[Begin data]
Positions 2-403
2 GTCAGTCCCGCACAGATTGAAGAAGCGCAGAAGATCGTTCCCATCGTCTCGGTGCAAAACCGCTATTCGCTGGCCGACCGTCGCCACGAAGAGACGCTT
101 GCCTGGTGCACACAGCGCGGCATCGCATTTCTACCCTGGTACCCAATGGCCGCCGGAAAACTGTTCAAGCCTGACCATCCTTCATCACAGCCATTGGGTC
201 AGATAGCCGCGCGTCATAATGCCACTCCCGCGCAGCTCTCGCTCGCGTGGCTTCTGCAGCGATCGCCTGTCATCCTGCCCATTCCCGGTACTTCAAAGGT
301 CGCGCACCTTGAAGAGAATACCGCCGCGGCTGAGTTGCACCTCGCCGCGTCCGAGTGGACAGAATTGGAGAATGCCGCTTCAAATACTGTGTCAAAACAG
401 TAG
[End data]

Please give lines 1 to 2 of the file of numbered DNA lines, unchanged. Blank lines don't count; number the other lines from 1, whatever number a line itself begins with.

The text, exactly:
Positions 2-403
2 GTCAGTCCCGCACAGATTGAAGAAGCGCAGAAGATCGTTCCCATCGTCTCGGTGCAAAACCGCTATTCGCTGGCCGACCGTCGCCACGAAGAGACGCTT